To date Bean is clear but I don't think we're out of the woods since Looly's first symptoms didn't appear until she was closer to three.  Time will tell. 

Then this winter, I discovered a couple of patchy spots on my hip and recalled a conversation I had with a massage therapist two years earlier when I was pregnant with the twins.  She noiced them and thought it looked like eczema.  I told her I don't have eczema and chalked it up to yet another malady of pregnancy.  Hmmm...

A few days ago I ran into the mother of a fellow allergy- and eczema-sufferer, at Whole Foods (where else?).  She suggested that flaxseed has been instrumental in clearing up her now 6-year-old son's eczema.  So what the hay, we're giving it a whirl.  I'm throwing ground flaxseed into pasta, yogurt, sauces, cereal, smoothies, veggies, and so far, surprisingly, no complaints.  I'm dousing cooked meat and veggies in flaxseed oil and even stirred some into ketchup.  Keep in mind you can't cook with flaxseed oil because it has an extremely low smoke point, but you can add it once food is cooked or reheated.  My kids are so used to getting everything drenched in oil or margarine, they haven't complained about this either.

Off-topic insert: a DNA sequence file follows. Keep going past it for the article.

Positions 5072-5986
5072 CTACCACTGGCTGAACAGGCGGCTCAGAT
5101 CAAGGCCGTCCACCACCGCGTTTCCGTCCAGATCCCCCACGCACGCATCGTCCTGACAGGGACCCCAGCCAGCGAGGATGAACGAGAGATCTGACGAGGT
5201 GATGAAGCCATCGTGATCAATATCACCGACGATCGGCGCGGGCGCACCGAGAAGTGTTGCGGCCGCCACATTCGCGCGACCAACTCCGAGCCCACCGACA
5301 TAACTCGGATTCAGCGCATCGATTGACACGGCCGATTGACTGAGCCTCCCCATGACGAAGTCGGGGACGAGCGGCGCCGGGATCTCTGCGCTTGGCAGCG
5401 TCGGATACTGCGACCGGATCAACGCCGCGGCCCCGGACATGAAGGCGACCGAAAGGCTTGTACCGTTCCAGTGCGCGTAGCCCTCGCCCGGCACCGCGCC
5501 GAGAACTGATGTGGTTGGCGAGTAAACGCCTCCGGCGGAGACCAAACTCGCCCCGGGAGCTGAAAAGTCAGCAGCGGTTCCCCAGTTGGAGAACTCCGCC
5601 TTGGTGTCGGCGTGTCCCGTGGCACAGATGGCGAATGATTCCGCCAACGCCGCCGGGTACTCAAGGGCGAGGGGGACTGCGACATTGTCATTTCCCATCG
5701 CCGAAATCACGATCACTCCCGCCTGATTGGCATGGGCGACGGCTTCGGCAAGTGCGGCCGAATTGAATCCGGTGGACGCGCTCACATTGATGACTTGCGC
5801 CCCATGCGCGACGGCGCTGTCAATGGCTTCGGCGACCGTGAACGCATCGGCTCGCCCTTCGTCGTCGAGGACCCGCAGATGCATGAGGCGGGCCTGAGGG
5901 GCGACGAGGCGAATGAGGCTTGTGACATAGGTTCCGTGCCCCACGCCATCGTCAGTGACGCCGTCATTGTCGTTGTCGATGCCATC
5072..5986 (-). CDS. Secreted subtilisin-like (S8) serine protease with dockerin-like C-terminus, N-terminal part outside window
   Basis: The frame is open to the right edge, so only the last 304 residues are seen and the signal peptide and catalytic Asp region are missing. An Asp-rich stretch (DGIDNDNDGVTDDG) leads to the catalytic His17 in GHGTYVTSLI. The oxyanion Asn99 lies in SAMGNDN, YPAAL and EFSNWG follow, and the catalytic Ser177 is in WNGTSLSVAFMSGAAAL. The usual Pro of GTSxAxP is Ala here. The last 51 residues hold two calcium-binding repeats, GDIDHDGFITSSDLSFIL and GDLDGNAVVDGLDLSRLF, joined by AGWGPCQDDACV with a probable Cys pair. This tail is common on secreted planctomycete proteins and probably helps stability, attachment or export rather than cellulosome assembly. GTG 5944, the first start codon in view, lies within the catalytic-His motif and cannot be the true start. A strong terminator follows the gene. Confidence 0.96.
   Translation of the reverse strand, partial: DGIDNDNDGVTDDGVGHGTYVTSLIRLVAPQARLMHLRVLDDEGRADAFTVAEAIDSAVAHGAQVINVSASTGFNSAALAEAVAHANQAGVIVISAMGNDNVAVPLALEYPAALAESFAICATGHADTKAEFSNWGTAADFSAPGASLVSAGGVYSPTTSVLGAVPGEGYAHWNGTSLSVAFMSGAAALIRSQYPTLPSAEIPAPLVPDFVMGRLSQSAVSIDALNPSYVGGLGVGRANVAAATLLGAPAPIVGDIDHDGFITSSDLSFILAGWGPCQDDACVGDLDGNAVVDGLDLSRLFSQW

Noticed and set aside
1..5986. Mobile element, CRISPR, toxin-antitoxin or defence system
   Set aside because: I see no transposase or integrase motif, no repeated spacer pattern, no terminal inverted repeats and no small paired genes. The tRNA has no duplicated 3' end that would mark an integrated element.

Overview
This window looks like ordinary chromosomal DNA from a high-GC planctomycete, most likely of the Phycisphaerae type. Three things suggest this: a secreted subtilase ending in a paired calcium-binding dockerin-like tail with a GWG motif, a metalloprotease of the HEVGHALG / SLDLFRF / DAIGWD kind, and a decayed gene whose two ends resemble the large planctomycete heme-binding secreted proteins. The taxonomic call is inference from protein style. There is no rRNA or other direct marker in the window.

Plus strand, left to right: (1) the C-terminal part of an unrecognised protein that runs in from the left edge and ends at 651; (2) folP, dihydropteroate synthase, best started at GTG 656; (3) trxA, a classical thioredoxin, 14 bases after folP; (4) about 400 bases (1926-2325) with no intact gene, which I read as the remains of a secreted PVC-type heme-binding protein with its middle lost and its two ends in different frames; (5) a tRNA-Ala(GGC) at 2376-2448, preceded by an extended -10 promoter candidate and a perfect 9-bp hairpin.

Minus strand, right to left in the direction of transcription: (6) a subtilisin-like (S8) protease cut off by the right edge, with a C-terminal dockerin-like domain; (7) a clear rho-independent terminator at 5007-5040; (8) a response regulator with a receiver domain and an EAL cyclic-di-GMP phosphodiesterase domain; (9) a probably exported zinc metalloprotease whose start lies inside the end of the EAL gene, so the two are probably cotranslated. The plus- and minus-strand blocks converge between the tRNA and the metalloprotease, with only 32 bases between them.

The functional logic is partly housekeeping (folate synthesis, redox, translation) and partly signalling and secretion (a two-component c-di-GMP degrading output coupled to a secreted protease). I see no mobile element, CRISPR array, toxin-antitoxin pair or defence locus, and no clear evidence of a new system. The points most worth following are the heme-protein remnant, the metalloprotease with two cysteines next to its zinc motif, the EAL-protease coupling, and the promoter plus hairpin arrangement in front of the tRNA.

As usual, I am wary of the miracle cure for anything allergy-related but figure it can't hurt.  We'll see how it goes and I'll report back in a few weeks.  I realize now that I should have taken pictures for a before and after comparison.  Perhaps I'll do that tonight for some concrete evidence.  In the mean time, if anyone else has any flaxseed success (or horror) stories to share, I'd love to hear them!

Wednesday, April 7, 2010

Spring Break

Our superstar Au Pair, Wiebke, was on vacation last week, which just happened to coincide with Looly's spring break.  In the spirit of full disclosure, the prospect of five solid days home alone with my under-four brood was not exceptionally appealing.  Judge me if you will, but really, one of the best things that's ever happened to us is the Au Pair program.  Wiebke, and her predecessor, Debbie, have undoubtedly saved us countless hours and dollars in family therapy, visits from social services, and booze.  You think I'm kidding.  Sadly, come July, we will say goodbye to Vivi, as the kids have affectionately dubbed Wiebke, and move forward as a family of five, not a happy six, as we are now.  I don't like to think about it but in essence this was a preview of the rest of our lives and the thought had me terrified.